Frequency response M15A

Adjusting the Recording Section

Now carefully rewind the reference tape, remove it and put back it into safe storage. Do not place it near magnetic fields (speakers…). Place the blank tape to which the machine should be calibrated to, so the calibration of the recording section of the machine can begin. Turn the SAFE switch back to READY and connect the inputs of the machine to the LF generator. It makes sense to secure the trimmers in the playback section with tape or a small drop of varnish (make-up box: nail polish). Attention: It's easy to end up with the screwdriver in the wrong slot. If you turn and nothing happens, you've lost. This is especially true with multi-track machines.

Amplifier rack of an M15A

The adjustment of the recording section is very similar to that of the playback section, except for one aspect which is typical of analog tape: With the help of pre-magnetization, the operating point for recording must be set to the corresponding tape type. Here the adjustment process differs essentially – more about this later.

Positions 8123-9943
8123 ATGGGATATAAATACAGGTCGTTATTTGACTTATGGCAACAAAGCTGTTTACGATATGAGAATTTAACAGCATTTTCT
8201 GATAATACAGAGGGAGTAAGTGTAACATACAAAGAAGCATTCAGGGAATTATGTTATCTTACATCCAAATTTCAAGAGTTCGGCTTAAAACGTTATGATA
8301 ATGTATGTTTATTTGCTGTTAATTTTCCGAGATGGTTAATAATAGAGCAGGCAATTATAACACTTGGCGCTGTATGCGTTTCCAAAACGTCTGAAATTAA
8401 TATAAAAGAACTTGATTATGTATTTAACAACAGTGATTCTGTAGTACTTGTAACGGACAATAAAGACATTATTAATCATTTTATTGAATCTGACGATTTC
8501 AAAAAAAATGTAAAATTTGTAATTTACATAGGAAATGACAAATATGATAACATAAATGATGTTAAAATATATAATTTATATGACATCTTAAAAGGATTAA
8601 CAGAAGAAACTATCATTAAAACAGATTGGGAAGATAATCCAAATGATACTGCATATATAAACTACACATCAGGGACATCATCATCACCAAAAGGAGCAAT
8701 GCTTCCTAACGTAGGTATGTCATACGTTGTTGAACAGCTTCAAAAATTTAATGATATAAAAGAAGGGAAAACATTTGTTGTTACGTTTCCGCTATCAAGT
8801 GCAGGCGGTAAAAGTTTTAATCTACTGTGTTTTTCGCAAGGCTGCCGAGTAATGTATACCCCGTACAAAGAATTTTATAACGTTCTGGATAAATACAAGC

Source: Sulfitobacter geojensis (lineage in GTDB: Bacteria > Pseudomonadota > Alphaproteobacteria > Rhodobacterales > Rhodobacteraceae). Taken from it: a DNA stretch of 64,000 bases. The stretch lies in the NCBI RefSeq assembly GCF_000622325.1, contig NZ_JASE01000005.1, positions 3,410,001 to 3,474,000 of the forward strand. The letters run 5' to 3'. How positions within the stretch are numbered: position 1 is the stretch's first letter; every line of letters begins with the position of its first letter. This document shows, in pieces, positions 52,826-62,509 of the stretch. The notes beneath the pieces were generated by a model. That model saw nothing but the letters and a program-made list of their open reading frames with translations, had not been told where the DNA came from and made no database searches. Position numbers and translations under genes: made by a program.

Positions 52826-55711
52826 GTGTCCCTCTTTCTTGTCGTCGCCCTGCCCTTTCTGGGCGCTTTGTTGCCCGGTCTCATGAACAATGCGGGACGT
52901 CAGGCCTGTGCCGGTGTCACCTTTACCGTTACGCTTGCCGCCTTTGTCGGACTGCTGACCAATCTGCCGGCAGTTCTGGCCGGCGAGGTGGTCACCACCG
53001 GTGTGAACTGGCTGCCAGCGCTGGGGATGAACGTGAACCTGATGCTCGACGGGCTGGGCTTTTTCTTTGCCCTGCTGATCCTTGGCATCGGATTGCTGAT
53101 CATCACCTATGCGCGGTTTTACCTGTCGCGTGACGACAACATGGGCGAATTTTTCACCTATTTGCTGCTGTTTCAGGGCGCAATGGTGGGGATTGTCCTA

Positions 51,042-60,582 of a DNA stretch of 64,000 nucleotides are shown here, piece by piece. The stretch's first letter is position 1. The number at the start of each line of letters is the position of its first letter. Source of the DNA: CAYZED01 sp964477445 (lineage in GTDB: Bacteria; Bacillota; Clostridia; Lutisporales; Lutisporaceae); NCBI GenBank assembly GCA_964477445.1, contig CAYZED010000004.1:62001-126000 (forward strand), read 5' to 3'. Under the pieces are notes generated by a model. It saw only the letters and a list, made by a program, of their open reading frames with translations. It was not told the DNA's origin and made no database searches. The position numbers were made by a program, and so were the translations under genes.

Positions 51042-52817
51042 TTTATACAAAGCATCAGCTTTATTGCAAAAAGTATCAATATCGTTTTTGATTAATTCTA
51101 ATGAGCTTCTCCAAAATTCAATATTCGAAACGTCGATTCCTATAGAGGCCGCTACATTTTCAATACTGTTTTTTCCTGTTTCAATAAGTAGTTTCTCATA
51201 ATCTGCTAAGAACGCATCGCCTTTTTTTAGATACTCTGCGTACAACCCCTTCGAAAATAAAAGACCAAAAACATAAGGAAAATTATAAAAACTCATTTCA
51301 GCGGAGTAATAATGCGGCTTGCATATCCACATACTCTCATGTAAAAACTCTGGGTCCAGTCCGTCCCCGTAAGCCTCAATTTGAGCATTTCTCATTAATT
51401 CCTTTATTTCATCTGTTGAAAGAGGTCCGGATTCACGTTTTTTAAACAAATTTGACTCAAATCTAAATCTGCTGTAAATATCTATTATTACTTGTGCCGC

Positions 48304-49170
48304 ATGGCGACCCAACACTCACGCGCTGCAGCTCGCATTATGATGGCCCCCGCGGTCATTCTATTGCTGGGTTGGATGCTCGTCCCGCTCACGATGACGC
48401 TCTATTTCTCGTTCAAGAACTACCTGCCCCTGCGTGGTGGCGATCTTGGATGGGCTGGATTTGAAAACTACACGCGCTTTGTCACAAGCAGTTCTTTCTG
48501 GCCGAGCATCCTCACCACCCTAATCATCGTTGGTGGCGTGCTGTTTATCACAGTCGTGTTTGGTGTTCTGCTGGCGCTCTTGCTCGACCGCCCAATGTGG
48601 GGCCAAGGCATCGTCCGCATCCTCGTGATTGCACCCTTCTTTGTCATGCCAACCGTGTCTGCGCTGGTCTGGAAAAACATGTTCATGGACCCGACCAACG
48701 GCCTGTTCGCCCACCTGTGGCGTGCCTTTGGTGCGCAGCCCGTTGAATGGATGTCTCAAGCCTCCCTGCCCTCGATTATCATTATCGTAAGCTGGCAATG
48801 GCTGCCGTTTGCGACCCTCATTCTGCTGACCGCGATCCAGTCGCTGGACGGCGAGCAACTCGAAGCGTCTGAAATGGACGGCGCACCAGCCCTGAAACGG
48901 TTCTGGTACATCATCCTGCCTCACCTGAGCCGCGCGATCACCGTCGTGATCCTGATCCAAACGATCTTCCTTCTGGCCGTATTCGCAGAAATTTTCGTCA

First, the gap setting of the record head needs to be adjusted. Set a level of approx. -14 dBu at a frequency of approx. 10 kHz on the LF generator. Switch the machine to recording and, observing the Lissajous figure or the correlation degree meter, set the recording head vertically. The playback head serves as the measuring standard, since it is already set according to the reference band.

After this, it is possible to set the recording level on the machine for the first time: Set the LF generator to the desired level, for example +6 dBu at a frequency of 1 kHz. Use the recording level trimmer at the output of the machine to set +6 dBu. With this setting, the tape on the machine will be magnetized at 514 nWb. The next step is to set the bias. This determines the operating point at which the machine can record maximum magnetic flux onto the tape with minimum distortion.